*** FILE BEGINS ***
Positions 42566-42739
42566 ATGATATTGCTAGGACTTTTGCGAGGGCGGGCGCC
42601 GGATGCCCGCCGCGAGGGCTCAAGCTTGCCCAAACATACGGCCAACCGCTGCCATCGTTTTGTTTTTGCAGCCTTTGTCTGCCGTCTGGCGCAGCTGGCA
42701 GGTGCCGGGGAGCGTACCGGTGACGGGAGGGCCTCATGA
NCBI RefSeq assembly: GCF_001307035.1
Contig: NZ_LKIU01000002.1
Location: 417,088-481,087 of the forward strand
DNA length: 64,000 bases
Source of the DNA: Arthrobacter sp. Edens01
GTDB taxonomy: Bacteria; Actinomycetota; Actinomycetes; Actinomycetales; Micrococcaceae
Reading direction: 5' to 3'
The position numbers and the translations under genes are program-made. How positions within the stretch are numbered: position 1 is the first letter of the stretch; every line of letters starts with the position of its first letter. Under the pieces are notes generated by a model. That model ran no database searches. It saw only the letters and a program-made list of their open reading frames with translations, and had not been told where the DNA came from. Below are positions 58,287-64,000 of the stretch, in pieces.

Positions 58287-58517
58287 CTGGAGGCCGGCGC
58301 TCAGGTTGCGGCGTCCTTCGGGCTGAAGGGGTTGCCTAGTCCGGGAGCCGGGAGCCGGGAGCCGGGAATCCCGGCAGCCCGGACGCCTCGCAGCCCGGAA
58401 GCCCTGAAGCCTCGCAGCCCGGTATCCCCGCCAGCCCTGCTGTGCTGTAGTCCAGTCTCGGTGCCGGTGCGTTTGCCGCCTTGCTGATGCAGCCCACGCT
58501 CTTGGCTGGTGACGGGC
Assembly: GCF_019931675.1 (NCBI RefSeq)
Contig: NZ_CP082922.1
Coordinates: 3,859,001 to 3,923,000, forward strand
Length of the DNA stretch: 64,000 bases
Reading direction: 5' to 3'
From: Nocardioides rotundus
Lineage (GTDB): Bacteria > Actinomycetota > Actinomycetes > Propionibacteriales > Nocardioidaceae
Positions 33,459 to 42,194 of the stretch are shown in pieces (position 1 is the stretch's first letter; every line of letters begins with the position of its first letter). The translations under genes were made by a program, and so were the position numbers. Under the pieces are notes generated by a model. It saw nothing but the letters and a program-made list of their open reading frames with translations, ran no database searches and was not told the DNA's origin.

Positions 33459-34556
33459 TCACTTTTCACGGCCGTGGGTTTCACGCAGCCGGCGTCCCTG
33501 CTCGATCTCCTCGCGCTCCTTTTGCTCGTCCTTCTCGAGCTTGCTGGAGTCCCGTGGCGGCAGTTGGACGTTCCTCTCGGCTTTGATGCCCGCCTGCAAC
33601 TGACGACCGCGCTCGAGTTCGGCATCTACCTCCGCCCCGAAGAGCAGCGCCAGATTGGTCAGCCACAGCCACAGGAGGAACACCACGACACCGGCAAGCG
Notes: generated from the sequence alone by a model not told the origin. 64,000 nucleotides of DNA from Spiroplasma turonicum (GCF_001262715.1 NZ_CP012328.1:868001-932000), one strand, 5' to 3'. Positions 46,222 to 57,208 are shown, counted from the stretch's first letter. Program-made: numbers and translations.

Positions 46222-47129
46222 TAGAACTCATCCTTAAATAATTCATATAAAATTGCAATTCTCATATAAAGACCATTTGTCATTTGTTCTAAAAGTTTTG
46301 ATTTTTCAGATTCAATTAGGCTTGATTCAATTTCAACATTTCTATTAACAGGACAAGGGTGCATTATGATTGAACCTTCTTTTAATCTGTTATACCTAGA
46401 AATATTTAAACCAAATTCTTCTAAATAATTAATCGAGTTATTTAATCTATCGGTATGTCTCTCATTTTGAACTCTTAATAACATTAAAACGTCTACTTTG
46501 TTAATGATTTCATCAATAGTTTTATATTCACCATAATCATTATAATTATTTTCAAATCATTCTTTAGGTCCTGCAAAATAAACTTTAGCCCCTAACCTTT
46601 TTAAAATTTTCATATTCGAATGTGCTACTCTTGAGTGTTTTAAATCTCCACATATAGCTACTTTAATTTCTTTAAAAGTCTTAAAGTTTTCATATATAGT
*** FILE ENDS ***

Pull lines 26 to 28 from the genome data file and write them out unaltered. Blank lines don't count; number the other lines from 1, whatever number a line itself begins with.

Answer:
Positions 33459-34556
33459 TCACTTTTCACGGCCGTGGGTTTCACGCAGCCGGCGTCCCTG
33501 CTCGATCTCCTCGCGCTCCTTTTGCTCGTCCTTCTCGAGCTTGCTGGAGTCCCGTGGCGGCAGTTGGACGTTCCTCTCGGCTTTGATGCCCGCCTGCAAC